Although the textile industry of the Yemen was famous for its own products, and the export of textiles was long established, there was also great demand for imports from elsewhere [15]. As is often the case, an active local industry can also stimulate the desire for additional foreign products; an excellent example for this desire to add foreign goods to local products can be found in numerous South-East Asian societies, where Indian textiles were absorbed at a phenomenal rate into cultures that had a very vital textile production of their own (Andaya 1989; Barnes 1989: 82-7). The demand for Indian cloth in Islamic societies may perhaps be seen in similar terms.

For the period that is immediately relevant to the Newberry Collection, i.e. the eleventh century onwards, there are references from Aden to the Indian textile trade in a tax tariff record from the Zurai'id dynasty (1080-1173 CE), where it says:

On a dozen lengths of unbleached Indian cloth (al-thiyab al-kham), two dinars,... (Serjeant 1972: 130)

At the time 2.35 Aden dinars were worth 1 Egyptian dinar. The same record also has a reference to mahabis, a type of cloth that was discussed in Chapter 9. According to Goitein, in Fustat the word probably refers to Indian cotton textiles, and I think it is possible that it may specifically mean our printed fabrics. Serjeant, however, relates al-Mahabis with a reference to the weaving of girths in prisons in Bokhara, written by the tenth-century author Narshakhi (Serjeant 1972: 100). If Serjeant’s interpretation is correct, I find this reference to girths or reins rather obscure in the context of the Aden tax tariff, where otherwise woven cloth is referred to. Also mentioned are ‘Arab cloths made in Malabar’, which seems to mean fabrics produced for the Arab market. If the reading is correct, this may refer to the precursor of the export cloth made in India (and now also in Indonesia) for the Yemeni market.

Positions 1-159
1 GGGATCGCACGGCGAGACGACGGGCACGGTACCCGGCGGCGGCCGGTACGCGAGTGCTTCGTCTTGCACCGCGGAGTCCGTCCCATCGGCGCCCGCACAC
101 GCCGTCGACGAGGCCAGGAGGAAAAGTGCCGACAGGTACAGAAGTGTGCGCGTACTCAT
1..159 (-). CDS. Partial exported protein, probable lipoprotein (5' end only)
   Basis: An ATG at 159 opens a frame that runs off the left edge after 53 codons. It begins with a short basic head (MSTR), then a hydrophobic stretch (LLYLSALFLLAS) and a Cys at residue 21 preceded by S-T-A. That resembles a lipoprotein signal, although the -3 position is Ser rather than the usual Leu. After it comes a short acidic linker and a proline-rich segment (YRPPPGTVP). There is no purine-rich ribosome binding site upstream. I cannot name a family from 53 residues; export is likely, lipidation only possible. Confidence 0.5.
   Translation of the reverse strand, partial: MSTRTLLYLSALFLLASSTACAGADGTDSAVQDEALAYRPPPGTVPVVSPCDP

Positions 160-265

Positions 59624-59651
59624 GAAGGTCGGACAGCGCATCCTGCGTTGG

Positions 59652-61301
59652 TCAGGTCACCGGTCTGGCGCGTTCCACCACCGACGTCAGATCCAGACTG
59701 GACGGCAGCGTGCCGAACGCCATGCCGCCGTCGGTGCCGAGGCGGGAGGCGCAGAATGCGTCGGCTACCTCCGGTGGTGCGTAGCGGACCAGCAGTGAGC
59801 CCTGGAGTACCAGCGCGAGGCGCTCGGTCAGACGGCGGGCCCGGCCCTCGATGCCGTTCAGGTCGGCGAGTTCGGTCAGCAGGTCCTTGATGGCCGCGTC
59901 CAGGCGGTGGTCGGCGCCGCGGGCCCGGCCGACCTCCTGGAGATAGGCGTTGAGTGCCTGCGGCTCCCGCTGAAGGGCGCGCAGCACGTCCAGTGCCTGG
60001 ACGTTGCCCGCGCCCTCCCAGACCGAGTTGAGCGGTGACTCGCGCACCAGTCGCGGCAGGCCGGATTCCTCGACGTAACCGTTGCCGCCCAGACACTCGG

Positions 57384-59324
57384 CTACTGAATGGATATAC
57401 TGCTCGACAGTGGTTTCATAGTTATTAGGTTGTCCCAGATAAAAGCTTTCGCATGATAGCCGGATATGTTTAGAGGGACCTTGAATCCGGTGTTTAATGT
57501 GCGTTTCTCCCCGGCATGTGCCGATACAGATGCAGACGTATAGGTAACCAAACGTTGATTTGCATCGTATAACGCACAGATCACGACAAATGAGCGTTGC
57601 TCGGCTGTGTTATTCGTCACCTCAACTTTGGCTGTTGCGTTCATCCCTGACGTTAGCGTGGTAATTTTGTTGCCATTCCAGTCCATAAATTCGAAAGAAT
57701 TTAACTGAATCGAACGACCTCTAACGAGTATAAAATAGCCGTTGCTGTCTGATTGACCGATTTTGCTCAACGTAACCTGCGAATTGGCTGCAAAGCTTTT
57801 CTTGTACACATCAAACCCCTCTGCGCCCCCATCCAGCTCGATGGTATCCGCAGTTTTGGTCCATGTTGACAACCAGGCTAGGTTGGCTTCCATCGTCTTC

Marco Polo’s most elaborate description from Arabia comes from Aden:

This Aden is the port to which many of the ships of India come with their cargoes; and from this haven the merchants carry the goods a distance of seven days further in small vessels. At the end of those seven days they land the goods and load them on camels, and so carry them a land journey of 30 days. This brings them to the river of Alexandria, and by it they descend to the latter city. It is by this way through Aden that the Saracens of Alexandria receive all their stores of pepper and other spicery; and there is no other route equally good and convenient by which these goods could reach that place. (Polo 1993: 438)

As we know, this refers to the transfer of goods from the large Indian vessels to smaller boats, which then navigated the Red Sea up to Suakin, Aydhab, and Quseir. Yule thinks it likely that Marco Polo’s information refers to Suakin, but he also cites Polo’s contemporary Marino Sanudo (Book I, pt. 1, ch. 1), who omits the Red Sea journey altogether, but nevertheless has the goods transferred through Qus, supposedly via Quseir al-Qadim:

The fourth haven is called Ahaden, and stands on a certain little island joining, as it were, to the main, in the land of the Saracens. The spices and other goods from India are landed there, loaded on camels, and so carried by a journey of nine days to a place on the River Nile, called Chus, where they are put into boats and conveyed in 15 days to Babylon [16].

Babylon, of course, here is Cairo or more specifically Fustat. Yule also refers to al-Maqrizi, writing in the fourteenth century, who related that until AH 725 (1325 CE) from ‘time immemorial’ the Indian ships had discharged at Aden, but in that year the exactions of the Sultan induced a shipmaster to pass on into the Red Sea, and eventually the trade came to Jiddah. Regarding the tax duties set in Aden, Marco Polo gives a lively account of these:

And you must know that the Soldan of Aden receives a large amount in duties from the ships that traffic between India and his country, importing different kinds of goods; and from the exports also he gets a revenue, for there are despatched from the port of Aden to India a very large number of Arab chargers... which are a source of great profit to those who export them. (1993: 438)

Exports from Yemen via Aden included textiles, leather work, indigo, as well as madder and the mordant substance myrobolan, which Chau Ju-kua had also mentioned as an export item from Gujarat (Chau Ju-kua 1911: i. 92; Serjeant 1972: 131).

Ibn Battuta travelled to Aden about forty years later, after he had been to Mecca on pilgrimage in 1330 CE. He reported:

It is an exceedingly hot place. It is the port of the Indians, and to it come large vessels from Kinbayat [Cambay], Kawlam [Quilon], Calicut, and many other Malabar ports. There are Indian merchants living there, as well as Egyptian merchants. Its inhabitants are all either merchants, porters, or fishermen. Some of the merchants are immensely rich, so rich that sometimes a single merchant is sole owner of a large ship with all it contains, and this is a subject of ostentation and rivalry amongst them. (Battuta 1984: 110)